The then list included tribunals that did not require protection, or where the balance was against imposing on editors the burden of daily research into their case lists. In particular, we thought that we should not have added mental health review tribunals. If someone is detained in a mental hospital, his case may be considered by 919 experienced tribunal members sitting with a legally qualified chairman. They are unlikely to be diverted from their proper course by newspaper comment. In such circumstances there might be others who wish to discuss the case. Someone may wish to alert the public of the circumstances or communicate them to their Member of Parliament. There seemed to be no reason why both avenues should not be explored simultaneously.
Similarly, it was pointed out to us that an industrial court, the successor to the National Industries Regulations Court—I think the only body in respect of which the Phillimore committee discussed this matter—was not likely to require protection. An industrial court is likely to hear some of its most important cases at the very time when those participating are subject to the maximum public interest—for example, when an industrial stoppage takes place.
We, too, had our second thoughts. We thought that we would like to see the rule applied to a much narrower field. When the Attorney-General was trying commendably to produce a list that would satisfy everyone—as he said, it would have been rather a long list—we were being persuaded that if a list were required at all it would have to be a short one.
Another matter that was not mentioned very much in Committee but which we thought should be considered, was mentioned in another place by Lord Wigoder, who spoke of the distinction between contempt under the strict liability rule and contempt in the face of the court. He suggested that perhaps a tribunal should be protected from violent interruptions and abuse. I take leave to doubt whether the law, even outside the rules of contempt, is not sufficiently robust to deal with any situation of that sort that is likely to arise. In any event, it does not follow that such an event should be brought within the strict liability rule.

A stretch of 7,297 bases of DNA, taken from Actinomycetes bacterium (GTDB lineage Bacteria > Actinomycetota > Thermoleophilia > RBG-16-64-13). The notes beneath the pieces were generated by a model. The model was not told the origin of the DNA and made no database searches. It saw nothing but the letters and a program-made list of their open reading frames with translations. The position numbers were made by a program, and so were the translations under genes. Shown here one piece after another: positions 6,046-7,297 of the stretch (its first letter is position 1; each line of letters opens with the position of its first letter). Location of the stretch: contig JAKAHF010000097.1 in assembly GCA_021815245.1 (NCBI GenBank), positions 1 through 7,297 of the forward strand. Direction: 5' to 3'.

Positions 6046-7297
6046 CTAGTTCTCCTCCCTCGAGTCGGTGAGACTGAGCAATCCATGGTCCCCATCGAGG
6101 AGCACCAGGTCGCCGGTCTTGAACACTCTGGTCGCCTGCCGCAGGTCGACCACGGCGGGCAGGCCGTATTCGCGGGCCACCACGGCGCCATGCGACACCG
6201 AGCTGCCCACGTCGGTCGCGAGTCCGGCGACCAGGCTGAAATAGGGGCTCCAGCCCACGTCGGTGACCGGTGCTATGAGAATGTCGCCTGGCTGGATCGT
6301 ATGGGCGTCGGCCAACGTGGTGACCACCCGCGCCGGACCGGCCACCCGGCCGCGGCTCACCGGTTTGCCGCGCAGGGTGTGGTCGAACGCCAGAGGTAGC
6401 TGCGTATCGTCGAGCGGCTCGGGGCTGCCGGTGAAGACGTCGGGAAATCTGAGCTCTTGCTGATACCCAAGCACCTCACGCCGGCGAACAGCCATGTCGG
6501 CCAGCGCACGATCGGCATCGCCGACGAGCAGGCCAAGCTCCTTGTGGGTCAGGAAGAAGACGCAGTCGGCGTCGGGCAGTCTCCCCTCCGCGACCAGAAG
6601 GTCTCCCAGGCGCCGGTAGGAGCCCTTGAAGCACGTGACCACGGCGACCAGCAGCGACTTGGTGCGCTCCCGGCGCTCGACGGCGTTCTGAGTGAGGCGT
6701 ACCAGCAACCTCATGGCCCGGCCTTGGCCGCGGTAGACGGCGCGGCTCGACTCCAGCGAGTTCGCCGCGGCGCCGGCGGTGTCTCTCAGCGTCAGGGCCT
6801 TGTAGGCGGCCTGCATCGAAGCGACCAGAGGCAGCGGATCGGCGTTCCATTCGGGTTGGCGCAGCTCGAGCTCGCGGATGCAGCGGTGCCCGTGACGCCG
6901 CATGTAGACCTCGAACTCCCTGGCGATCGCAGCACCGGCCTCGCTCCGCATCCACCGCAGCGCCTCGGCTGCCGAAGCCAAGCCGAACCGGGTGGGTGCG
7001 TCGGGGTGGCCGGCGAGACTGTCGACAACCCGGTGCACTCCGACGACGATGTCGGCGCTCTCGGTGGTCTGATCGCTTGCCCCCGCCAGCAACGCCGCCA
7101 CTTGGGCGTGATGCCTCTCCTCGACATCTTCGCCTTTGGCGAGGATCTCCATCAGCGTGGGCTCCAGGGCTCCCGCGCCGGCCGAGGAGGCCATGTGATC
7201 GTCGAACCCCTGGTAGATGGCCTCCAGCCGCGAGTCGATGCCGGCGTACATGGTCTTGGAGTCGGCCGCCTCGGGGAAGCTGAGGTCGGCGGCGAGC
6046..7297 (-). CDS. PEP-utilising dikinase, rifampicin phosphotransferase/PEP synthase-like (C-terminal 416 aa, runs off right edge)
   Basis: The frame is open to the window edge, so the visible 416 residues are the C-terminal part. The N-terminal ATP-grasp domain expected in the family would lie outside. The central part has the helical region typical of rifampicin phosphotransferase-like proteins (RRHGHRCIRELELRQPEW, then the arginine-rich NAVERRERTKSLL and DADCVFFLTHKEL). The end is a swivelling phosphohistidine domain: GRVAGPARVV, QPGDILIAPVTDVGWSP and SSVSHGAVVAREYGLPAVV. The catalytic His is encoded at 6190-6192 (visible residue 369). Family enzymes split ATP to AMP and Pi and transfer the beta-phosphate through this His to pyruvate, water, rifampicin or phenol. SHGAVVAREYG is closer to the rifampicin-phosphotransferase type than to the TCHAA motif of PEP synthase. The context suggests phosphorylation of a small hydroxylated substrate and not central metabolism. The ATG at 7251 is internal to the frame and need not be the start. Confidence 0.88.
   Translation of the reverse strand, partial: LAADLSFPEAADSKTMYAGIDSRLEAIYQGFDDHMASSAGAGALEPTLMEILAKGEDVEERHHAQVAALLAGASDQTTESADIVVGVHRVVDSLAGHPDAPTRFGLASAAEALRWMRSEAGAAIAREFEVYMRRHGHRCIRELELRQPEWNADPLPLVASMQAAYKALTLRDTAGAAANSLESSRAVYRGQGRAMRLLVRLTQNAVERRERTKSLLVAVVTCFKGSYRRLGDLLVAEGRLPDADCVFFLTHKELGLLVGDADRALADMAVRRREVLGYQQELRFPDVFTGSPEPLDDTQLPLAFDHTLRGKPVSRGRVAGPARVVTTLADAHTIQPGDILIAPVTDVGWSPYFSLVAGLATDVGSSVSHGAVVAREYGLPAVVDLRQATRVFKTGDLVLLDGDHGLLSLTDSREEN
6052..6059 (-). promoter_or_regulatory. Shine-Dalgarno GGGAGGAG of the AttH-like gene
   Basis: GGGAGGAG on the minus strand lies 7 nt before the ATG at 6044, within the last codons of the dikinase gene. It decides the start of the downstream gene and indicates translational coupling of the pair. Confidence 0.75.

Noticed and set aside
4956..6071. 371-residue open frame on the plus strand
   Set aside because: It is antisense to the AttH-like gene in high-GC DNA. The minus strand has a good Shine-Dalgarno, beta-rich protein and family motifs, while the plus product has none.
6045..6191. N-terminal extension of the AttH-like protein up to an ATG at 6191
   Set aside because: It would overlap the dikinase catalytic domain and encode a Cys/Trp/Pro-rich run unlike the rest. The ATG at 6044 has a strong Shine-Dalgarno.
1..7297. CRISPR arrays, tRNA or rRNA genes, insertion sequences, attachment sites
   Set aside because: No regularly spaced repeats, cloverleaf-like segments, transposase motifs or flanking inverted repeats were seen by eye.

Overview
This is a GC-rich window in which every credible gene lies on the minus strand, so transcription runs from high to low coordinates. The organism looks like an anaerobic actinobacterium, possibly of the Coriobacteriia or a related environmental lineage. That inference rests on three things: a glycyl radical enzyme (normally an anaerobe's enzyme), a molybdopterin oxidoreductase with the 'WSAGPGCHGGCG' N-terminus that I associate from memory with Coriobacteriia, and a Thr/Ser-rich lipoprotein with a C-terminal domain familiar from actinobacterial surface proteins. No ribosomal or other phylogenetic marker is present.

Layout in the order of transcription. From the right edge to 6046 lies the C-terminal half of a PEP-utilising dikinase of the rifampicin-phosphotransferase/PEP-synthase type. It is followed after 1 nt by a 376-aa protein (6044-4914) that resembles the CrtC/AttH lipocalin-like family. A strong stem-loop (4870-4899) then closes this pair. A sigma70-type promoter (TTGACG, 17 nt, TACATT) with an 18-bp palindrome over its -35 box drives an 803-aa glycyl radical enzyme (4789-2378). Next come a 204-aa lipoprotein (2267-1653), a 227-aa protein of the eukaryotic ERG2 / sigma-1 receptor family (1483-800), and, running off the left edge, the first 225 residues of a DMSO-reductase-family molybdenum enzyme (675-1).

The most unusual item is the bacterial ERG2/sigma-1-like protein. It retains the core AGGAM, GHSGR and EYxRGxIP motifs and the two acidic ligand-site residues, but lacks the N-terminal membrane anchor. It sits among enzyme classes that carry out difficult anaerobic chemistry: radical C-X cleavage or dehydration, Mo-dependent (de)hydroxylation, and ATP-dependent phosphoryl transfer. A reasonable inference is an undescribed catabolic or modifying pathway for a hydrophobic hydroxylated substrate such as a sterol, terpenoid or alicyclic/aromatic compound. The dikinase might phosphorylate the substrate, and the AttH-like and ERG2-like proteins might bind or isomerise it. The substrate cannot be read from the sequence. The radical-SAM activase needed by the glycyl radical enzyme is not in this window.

Throughout all these debates we have not really heard of any need for the rule. Not one example has been cited of a problem created by prejudice, or the risk of prejudice, to proceedings in a rent tribunal, in a mental health review tribunal or in an industrial tribuanl. If the matter had proceeded, we would have asked questions. 7.45 pm
The Attorney-General is proposing to withdraw the clause. The difficulty is that that restores the common law, as it has been found in another place, to its virgin condition. The difficulty about that is not that it is too wide, because the decision in the Attorney-General v The BBC was clearly authoritative on a restrictive interpretation, but that it is rather vague.
We have had to reconsider our position. It seems that we should all have an opportunity to think about it again. It is our view that we should not resist the Attorney-General's proposal, although it leaves the law in an unsatisfactory state. Discussion should continue when future Bills, which the Attorney-General has been promising, appear before us, when we shall have an opportunity to tidy up all the loose ends that apparently will still be flapping about even after the Bill has reached the statute book. We are content to leave the matter in that state for the moment. I do not wish to pretend that it is totally uncontentious but it will not be divided upon.
§ Mr. Christopher Price
I do not wish to oppose the amendment. The Attorney-General has done the only thing that he could have done by removing the list. However, 920 its removal goes clean against the declared object of the Bill, which is to produce certainty where uncertainty has existed. There is now once again, a great deal of uncertainty about which tribunals will be considered by the courts to come within the rule and which will not.
I shall go slightly further than my right hon. and learned Friend the Member for Warley, West (Mr. Archer). I do not know how soon the Bill will return to another place, but I much hope that the Attorney-General will continue to try to find some way, either while the Bill is in another place or on some future occasion, of making it clear to the press where it stands on tribunals.
We have moved quite a long way further forward in tidying things up in other respects. I do not think that the press on the whole is especially worried about commenting on the affairs of tribunals. It is right that we should allow as much free comment as possible. However, because the debate has been so dominated by lawyers it is necessary to stress that editors and journalists deserve to know where they stand. We must admit that in this instance we have failed to give them the certainty that they wanted, not—withstanding the Phillimore report and the Bill.
I echo the words of my right hon. and learned Friend. Although the Attorney-General has failed on Report I hope that he will not cease his quest. I hope, further, that at some time we shall be able to make it clear to the press exactly which judicial proceedings, including tribunal proceedings, it may comment upon freely.
§ Amendment agreed to.